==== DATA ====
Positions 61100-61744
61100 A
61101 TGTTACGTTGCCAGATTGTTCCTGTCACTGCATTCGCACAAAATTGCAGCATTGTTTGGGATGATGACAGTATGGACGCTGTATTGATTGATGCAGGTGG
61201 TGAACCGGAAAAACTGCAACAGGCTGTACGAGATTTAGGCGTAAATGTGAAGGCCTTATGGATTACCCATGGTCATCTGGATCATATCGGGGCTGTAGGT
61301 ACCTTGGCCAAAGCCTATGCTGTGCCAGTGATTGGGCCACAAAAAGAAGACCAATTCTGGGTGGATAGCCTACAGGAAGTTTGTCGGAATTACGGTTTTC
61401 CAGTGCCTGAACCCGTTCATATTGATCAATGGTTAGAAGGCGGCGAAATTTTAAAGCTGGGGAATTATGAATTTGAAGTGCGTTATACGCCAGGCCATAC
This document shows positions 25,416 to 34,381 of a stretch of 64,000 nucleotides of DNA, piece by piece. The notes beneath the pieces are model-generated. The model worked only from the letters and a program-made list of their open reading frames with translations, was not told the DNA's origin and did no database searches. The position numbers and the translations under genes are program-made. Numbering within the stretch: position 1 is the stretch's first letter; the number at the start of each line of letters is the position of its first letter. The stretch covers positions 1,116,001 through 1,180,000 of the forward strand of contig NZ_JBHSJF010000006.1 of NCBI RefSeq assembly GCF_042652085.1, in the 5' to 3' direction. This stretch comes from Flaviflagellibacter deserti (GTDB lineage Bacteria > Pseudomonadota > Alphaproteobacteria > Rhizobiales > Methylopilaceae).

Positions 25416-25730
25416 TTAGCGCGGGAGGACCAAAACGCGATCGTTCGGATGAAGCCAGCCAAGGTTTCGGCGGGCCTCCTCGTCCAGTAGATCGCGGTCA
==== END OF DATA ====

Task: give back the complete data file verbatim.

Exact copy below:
Positions 61100-61744
61100 A
61101 TGTTACGTTGCCAGATTGTTCCTGTCACTGCATTCGCACAAAATTGCAGCATTGTTTGGGATGATGACAGTATGGACGCTGTATTGATTGATGCAGGTGG
61201 TGAACCGGAAAAACTGCAACAGGCTGTACGAGATTTAGGCGTAAATGTGAAGGCCTTATGGATTACCCATGGTCATCTGGATCATATCGGGGCTGTAGGT
61301 ACCTTGGCCAAAGCCTATGCTGTGCCAGTGATTGGGCCACAAAAAGAAGACCAATTCTGGGTGGATAGCCTACAGGAAGTTTGTCGGAATTACGGTTTTC
61401 CAGTGCCTGAACCCGTTCATATTGATCAATGGTTAGAAGGCGGCGAAATTTTAAAGCTGGGGAATTATGAATTTGAAGTGCGTTATACGCCAGGCCATAC
This document shows positions 25,416 to 34,381 of a stretch of 64,000 nucleotides of DNA, piece by piece. The notes beneath the pieces are model-generated. The model worked only from the letters and a program-made list of their open reading frames with translations, was not told the DNA's origin and did no database searches. The position numbers and the translations under genes are program-made. Numbering within the stretch: position 1 is the stretch's first letter; the number at the start of each line of letters is the position of its first letter. The stretch covers positions 1,116,001 through 1,180,000 of the forward strand of contig NZ_JBHSJF010000006.1 of NCBI RefSeq assembly GCF_042652085.1, in the 5' to 3' direction. This stretch comes from Flaviflagellibacter deserti (GTDB lineage Bacteria > Pseudomonadota > Alphaproteobacteria > Rhizobiales > Methylopilaceae).

Positions 25416-25730
25416 TTAGCGCGGGAGGACCAAAACGCGATCGTTCGGATGAAGCCAGCCAAGGTTTCGGCGGGCCTCCTCGTCCAGTAGATCGCGGTCA